Jackie’s a bit sensitive:


Diane cuts right to the point of why Jackie has Bert when it’s Kate and Pete’s day, and Jackie insists that she’s sure they said they were going to therapy because she wrote it down in her journal, but not her dream journal:


Yes, I DID need to include both these gifsets because 1) Jackie!!!! and 2) I’m making up for lost blog posts when there were no gifs at all ever anywhere.

Apparently Pete and Kate’s lie about their therapist being a “Dr. J from Philadelphia” is so obviously a famous basketball player that even Diane knows who he is. That’s not a real thing though is it? It seems like a weird reveal if they’re making up a famous basketball player, because wouldn’t that joke have landed better if they said it was Michael Jordan from Chicago and Jackie still didn’t get it? [Mary and Jackie are cut from the same cloth, as they both don't know about Famous Basketball Player Dr. J. --Kerry] Anyway, at that very moment Kate and Pete are gearing up for their tennis lesson which means Pete is strapping on a massively obtrusive knee brace. But no, no headband for him, he doesn’t want to look like an old guy. Oh Pete.

Warren creepily spies on Hillary giving Meg the marshmallow test, wherein Hillary hands Meg marshmallows and Meg eats them.

Hillary: “Oh my god you are terrible at this!”
Meg: “Am I? I just ate three mashmallows.”

Bert arrives to blow up Warren’s Cabana Man game, dropped of by Diane and Jackie on their way to bust Kate and Pete.

Their instructor is painfully accomodating of Pete’s oldness, or maybe it’s just that Pete’s not good at tennis. The one time I played I got hit in the sternum with a ball and had to lay down for half an hour. No knee brace though.

There’s some pretty hilarious physical comedy when Pete and Kate see Jackie and Diane pull up outside the chain link fence – Pete: “There’s nowhere to hide! It’s all see through!”, while Jackie gets her knee length rayon-silk sweater stuck in the car door: “Wait, wait my . . . thing is . . . stuck.” – and then we get a quick explanation about how Pete has always been obsessed with Andre Agassi and that’s why they knew where to find Kate and Pete. They argue a bit about whether or not Pete avoids confrontation and then Diane spills the beans about the chili.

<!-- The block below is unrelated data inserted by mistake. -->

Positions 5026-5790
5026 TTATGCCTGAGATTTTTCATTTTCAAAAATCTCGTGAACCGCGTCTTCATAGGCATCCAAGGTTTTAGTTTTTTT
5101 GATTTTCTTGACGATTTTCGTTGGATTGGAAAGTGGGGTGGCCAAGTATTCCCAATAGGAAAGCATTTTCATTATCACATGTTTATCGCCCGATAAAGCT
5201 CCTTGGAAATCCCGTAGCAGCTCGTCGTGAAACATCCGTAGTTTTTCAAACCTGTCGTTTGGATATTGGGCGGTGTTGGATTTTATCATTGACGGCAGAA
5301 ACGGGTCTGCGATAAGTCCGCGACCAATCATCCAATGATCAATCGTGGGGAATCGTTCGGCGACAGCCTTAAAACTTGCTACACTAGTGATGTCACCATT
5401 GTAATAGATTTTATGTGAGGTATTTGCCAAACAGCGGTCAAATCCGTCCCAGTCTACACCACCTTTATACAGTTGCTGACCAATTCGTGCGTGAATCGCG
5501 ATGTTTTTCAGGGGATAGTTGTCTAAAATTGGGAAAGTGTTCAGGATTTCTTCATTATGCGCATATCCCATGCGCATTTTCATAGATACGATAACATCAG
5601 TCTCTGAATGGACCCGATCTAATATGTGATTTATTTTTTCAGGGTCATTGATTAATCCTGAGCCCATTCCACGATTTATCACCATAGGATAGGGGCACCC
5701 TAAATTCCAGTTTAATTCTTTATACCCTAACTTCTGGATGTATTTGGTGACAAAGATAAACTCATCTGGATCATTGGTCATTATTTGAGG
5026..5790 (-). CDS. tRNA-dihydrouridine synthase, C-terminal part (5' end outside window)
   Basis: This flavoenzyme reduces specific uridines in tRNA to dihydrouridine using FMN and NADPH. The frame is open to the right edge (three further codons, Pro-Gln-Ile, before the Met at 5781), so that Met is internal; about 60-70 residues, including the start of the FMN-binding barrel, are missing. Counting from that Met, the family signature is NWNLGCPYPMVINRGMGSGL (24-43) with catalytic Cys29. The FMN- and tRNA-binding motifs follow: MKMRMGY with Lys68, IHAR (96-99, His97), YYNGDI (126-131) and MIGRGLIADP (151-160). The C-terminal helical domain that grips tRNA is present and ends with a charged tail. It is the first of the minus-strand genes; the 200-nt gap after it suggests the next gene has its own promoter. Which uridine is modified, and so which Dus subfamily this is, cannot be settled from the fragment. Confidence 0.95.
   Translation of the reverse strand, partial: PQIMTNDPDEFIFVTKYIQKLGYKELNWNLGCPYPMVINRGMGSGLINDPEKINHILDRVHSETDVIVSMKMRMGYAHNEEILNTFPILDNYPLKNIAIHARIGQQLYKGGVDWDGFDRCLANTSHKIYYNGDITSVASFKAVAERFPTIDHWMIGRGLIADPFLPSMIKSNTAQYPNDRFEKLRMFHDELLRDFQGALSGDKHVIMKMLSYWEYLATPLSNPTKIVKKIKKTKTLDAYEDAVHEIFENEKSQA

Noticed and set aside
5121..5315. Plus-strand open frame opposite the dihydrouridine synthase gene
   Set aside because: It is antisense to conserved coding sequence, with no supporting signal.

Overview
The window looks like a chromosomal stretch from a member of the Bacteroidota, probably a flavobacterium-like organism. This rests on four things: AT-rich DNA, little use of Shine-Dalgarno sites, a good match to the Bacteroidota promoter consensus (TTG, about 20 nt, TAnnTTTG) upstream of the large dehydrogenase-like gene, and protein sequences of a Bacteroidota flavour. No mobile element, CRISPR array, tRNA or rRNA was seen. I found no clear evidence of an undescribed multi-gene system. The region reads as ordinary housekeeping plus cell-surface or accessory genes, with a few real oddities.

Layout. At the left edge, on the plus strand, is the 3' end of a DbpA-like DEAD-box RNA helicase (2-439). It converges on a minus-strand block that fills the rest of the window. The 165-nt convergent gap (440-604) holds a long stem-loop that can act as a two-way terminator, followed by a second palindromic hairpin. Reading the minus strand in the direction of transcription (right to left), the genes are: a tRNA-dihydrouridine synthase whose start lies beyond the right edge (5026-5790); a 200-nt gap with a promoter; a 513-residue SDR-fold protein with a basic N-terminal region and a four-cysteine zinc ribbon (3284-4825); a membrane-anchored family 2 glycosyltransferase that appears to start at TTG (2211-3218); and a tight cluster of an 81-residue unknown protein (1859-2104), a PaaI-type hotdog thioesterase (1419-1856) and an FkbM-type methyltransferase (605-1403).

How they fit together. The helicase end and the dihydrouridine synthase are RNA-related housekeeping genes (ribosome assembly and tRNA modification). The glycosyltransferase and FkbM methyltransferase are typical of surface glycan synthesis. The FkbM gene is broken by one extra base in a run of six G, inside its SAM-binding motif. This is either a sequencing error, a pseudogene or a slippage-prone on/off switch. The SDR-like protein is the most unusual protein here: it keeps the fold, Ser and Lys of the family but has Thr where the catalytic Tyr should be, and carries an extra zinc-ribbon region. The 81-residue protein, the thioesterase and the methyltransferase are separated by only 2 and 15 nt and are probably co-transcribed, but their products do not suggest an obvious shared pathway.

Kate: “You dumped out my chili?!”
Pete, not helping himself out: “That’s… a… liberal use of the word ‘chili.’”

And Kate storms off in a huff.

Meg is bored of talking (and apparently eating marshmallows), and Hillary chases her around while she wanders the living room in her bikini because her coverup is missing. Warren tooooootally didn’t hide it, if that’s what you’re thinking. He’s too busy plopping half a cucumber in a glass of water for her. Tevin shows up at the kitchen window (“It’s me! I’m in the window!”) and he and Meg fight about whether they’re broken up and if it was Tamika who did his frosted tips. Warren tries to step in, Hillary lets it slip that Meg IS in fact a textbook case of extended adolescence and Meg and Tevin storm off, one offended at being used as a lab rat, and the other enamoured with what a hot rat Meg would make .

Warren goes to lay on his bed and HILARIOUSLY sing along to “Love Lifts Us Up Where We Belong” on a walkman, complete with mournful air drums. Hillary comes in, “What song is that?”

Warren: “I don’t know, I just found it in dad’s old tape box and it really spoke to me.”

Hillary tries to comfort him, he points out that he’s all “boy crazy” (Warren: “You know: when a boy likes a girl and gets all boy-crazy about it?” Hillary: “That’s not what it means.”) and points out that their age difference was probably insurmountable anyway. Warren counters that it works for Pete and Kate, and Hillary solves it for him once and for all by reminding him that when he’s 25 Meg will be 40.

Warren: “Ew.”

Kate is doing the full pout on her walk home while Pete drives slowly along side her begging her to get in the car and apologizing and when she finally stops they have it out once and for all about the damn chili:


Kate insists Pete stops lying, vows not to make chili anymore (“It’s such a waste of mayonnaise.” ACK) and after briefly considering racing Pete home, promptly hops in the car so they can go get a burger. My kind of tennis lesson.

The tag is literally just Jackie and Diane dishing over some white wine and it’s seriously one of the best parts of the episode.

Mary is a military wife, mother, and certifiably pathological fangirl. Though she’s written before, this is her first foray into blogging. Her interests include livetweeting, cooking, baking, buying, and – most importantly – eating food, puns, and deciphering her toddler’s attempts to speak English. Follow her #mamatweets, #wifepeopleproblems, and #islandproblems (it’s not all complaining, honest) on Twitter at @maryarrr.